Wood-induced backwater effects in lowland streams

Tjitske J. Geertsema*, Paul J.J.F. Torfs, Joris P.C. Eekhout, Adriaan J. Teuling, Antonius J.F. Hoitink

*Corresponding author for this work

Research output: Contribution to journalArticleAcademicpeer-review

Abstract

Placement of wood in streams has become a common method to increase ecological value in river and stream restoration and is widely used in natural environments. Water managers, however, are often hesitant to introduce wood in channels that drain agricultural and urban areas because of backwater effect concerns. This study aims to better understand the dependence of wood-induced backwater effects on cross-sectional area reduction and on discharge variation. A newly developed, one-dimensional stationary model demonstrates how a reduction in water level over the wood patch significantly increases directly after wood insertion. The water level drop is found to increase with discharge, up to a maximum level. If the discharge increases beyond this maximum, the water level drop reduces to a value that may represent the situation without wood. This reduction predominately depends on the obstruction ratio, calculated as the area covered by wood in the channel cross section divided by the total cross-sectional area. The model was calibrated with data from a field study in four lowland streams in the Netherlands. The field study showed that morphologic adjustments in the stream and reorientation of the woody material reduced the water level reduction over the patches in time. The backwater effects can thus be reduced by optimizing the location where wood patches are placed and by manipulating the obstruction ratio. The model can function as a generic tool to achieve a stream design with wood that optimizes the hydrological and ecological potential of streams.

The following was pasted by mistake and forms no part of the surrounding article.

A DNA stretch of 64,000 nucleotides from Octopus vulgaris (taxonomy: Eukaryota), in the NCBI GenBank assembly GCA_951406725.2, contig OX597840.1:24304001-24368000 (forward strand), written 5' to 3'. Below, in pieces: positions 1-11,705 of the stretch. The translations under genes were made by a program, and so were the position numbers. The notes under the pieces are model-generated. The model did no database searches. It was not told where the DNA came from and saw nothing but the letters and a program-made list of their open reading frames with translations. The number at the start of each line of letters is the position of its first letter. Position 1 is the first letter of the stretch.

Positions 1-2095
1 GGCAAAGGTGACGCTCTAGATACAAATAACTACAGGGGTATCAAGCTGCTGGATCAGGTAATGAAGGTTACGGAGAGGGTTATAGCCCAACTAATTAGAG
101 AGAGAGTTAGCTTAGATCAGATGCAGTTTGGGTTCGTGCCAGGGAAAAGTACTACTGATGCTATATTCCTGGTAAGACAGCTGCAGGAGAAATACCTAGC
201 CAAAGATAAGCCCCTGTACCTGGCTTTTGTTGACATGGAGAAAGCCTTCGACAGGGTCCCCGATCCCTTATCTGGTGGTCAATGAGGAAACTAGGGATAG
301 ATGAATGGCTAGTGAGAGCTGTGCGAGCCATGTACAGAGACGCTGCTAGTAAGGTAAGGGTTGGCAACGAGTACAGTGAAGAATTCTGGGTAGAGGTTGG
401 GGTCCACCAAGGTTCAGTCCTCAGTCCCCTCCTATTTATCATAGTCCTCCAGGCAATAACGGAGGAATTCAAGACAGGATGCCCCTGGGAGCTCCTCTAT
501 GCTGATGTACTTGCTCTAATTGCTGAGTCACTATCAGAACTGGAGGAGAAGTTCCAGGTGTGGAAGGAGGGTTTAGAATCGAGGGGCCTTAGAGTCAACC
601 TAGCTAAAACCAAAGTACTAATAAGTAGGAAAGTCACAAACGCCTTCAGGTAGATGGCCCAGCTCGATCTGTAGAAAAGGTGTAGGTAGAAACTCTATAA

Original languageEnglish
Pages (from-to)1171-1182
JournalRiver Research and Applications
Volume36
Issue number7
Early online date1 Apr 2020
DOIs
Publication statusPublished - Sep 2020

Keywords

  • backwater effects
  • conceptual backwater effect model
  • stream hydraulics
  • woody debris in streams

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